Some of the inflation banter emanating from prominent market participants can properly be written off as fearmongering, attention-seeking or just an inability to resist the temptation to deride the Fed.
After all, it’s not like Jeff Gundlach (who suggested this week that price pressures may not be as “transitory” as the Fed thinks) cares how much a loaf of bread costs. Jeff probably thinks apples are $12 each. Same goes for Paul Singer (earlier this year, Singer warned of a “tremendous” inflation surprise).
While I’ve variously insisted (and will continue to insist) that broad-based, runaway inflation isn’t coming to the United States (or any other developed economy for that matter), the situation is obviously more perilous for emerging markets. On top of that, there will clearly be pockets of price pressure as supply-demand imbalances work themselves out.
The problem is that “pockets” of price pressure don’t really exist in a vacuum, something underscored in a short Bloomberg piece out Thursday. You can read it at your leisure, but the most important takeaway is summed up in just one sentence.
“A gauge of grain prices is at an eight-year high, boosting the cost of feeding animals and signaling higher meat prices could be coming for consumers,” Isis Almeida, Michael Hirtzer and Kim Chipman wrote. That captures a very simple dynamic: The more it costs to feed the animals, the more it will eventually cost you to eat them.
The same article notes that surging prices are actually rerouting trade, as producers venture out for better prices or alternatives. In some cases, animals’ diets are being altered.
A key theme in these pages over the last several months has been the extent to which rising global food prices pose a serious risk to emerging markets and especially low-income countries, which have enough on their plates amid the pandemic without having to worry about… well, without having to worry about the cost of putting things on their plates.
Beyond rising food costs, other commodity prices are rising inexorably. Copper, for example, hit $10,000 per metric ton on Thursday, and is approaching a record high set more than a decade ago (figure below).
One analyst called $10,190 (the all-time high) a “foregone conclusion.”
For many, the above is just further evidence to suggest that persistently higher prices for a range of goods are also a “foregone conclusion.”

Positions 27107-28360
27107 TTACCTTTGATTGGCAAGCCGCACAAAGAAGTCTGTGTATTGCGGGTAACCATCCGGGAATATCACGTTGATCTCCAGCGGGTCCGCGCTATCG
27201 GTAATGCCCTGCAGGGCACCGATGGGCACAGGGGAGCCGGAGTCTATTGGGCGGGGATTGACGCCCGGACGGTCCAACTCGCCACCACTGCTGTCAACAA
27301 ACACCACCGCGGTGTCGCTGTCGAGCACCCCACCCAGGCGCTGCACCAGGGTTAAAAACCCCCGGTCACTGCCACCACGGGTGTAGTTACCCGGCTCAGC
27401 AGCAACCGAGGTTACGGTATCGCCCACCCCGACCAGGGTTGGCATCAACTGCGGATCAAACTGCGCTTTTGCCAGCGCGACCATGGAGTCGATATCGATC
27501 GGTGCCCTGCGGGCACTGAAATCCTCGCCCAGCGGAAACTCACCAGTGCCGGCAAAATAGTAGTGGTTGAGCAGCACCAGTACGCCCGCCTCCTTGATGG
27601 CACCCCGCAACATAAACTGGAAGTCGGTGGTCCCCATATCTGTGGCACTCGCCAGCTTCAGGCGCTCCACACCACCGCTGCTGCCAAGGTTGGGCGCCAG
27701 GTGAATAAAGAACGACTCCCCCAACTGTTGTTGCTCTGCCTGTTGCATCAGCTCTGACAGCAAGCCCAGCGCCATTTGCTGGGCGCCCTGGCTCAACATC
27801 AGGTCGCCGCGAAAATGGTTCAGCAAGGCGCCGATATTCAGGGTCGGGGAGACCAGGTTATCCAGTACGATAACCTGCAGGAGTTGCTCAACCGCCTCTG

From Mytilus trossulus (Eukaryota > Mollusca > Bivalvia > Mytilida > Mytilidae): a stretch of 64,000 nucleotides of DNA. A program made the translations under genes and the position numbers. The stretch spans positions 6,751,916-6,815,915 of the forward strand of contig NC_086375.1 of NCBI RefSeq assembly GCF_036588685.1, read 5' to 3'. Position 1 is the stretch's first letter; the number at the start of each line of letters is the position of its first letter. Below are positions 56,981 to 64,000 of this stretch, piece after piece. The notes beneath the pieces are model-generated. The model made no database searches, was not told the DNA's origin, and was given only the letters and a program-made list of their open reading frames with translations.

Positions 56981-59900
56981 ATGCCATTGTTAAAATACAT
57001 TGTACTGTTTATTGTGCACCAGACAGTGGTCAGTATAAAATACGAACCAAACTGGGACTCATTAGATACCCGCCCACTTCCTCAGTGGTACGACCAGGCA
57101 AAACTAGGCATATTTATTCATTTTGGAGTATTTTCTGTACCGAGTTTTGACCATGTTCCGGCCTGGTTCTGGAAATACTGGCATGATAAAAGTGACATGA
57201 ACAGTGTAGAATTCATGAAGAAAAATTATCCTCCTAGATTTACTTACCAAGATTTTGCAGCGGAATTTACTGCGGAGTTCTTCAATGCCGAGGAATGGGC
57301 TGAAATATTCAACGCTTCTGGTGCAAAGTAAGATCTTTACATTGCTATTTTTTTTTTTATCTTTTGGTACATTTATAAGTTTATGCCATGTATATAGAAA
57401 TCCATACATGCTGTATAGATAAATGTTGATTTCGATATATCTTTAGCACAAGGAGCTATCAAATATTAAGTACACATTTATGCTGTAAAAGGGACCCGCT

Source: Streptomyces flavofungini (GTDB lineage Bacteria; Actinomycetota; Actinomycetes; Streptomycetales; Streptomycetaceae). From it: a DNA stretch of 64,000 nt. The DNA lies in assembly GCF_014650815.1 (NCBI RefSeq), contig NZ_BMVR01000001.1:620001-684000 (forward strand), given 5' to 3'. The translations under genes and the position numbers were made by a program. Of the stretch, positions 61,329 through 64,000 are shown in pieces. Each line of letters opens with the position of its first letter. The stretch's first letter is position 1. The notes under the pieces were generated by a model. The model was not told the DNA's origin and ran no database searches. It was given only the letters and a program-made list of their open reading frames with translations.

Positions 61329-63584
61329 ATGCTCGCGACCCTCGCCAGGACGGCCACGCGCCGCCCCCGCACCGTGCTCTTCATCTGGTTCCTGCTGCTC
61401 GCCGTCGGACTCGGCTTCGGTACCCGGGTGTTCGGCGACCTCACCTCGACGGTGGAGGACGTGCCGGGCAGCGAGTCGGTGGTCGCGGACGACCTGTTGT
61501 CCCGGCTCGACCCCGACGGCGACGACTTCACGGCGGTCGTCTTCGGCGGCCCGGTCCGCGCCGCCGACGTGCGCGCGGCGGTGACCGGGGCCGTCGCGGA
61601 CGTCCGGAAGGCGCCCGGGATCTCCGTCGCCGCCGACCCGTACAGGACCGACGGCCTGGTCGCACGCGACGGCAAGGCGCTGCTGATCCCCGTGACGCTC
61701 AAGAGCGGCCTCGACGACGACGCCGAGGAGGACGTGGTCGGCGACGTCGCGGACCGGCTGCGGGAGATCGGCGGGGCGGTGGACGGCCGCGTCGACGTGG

Demand is strong and should accelerate further as the global recovery gathers momentum. “Bottlenecks” (as Jerome Powell described various supply chain issues on Wednesday) suggest supply-demand will remain out of balance for the foreseeable future.
That nods to a bit of embedded irony (and I can always find irony embedded somewhere). Fiscal stimulus in the US is aimed specifically at improving the plight of America’s middle class in part by spending huge sums on infrastructure and clean energy initiatives, programs which the Biden administration (correctly) says will provide good-paying jobs.
That infrastructure push is part of the rationale for copper’s rapid ascent. But, because we persist in the fantasy that fiscal spending in advanced economies must be “paid for,” the attendant borrowing binge necessitates Fed largesse in order to keep a lid on yields (i.e., to keep the cost of “debt” affordable). The same kind of Fed largesse was blamed for surging food prices a decade ago, when societal unrest rippled across the Mideast.
So, one side effect of Biden’s proposal to improve the economic plight of America’s lower- and middle-income households and resurrect domestic manufacturing, is surging prices for everything from metals to grains.
Those who fault globalization for the declining prospects of America’s middle class might suggest this is only “right.” Pulling countless millions out of abject poverty around the globe has been variously blamed for the hollowing out of many an American manufacturing town. Now, in order to “build back better,” some of those countless millions may need to pay up for food.
The question for those in developed economies is whether and to what extent it all boomerangs back home. Most families in advanced economies can afford a small percentage increase in the cost of things like bread and meat. But a larger increase could eat into (no pun intended) the benefits associated with any new jobs Biden’s fiscal plans manage to create.
And when it comes to emerging markets and the prospect of societal unrest in locales where rising food costs can mean severe economic distress, it’s important to remember that what happens abroad never stays “over there,” so to speak. Trump said “America first.” Janet Yellen said “America First [but] never America alone.” I’m not sure the second is much different from the first, other than the perfunctory nod to decorum.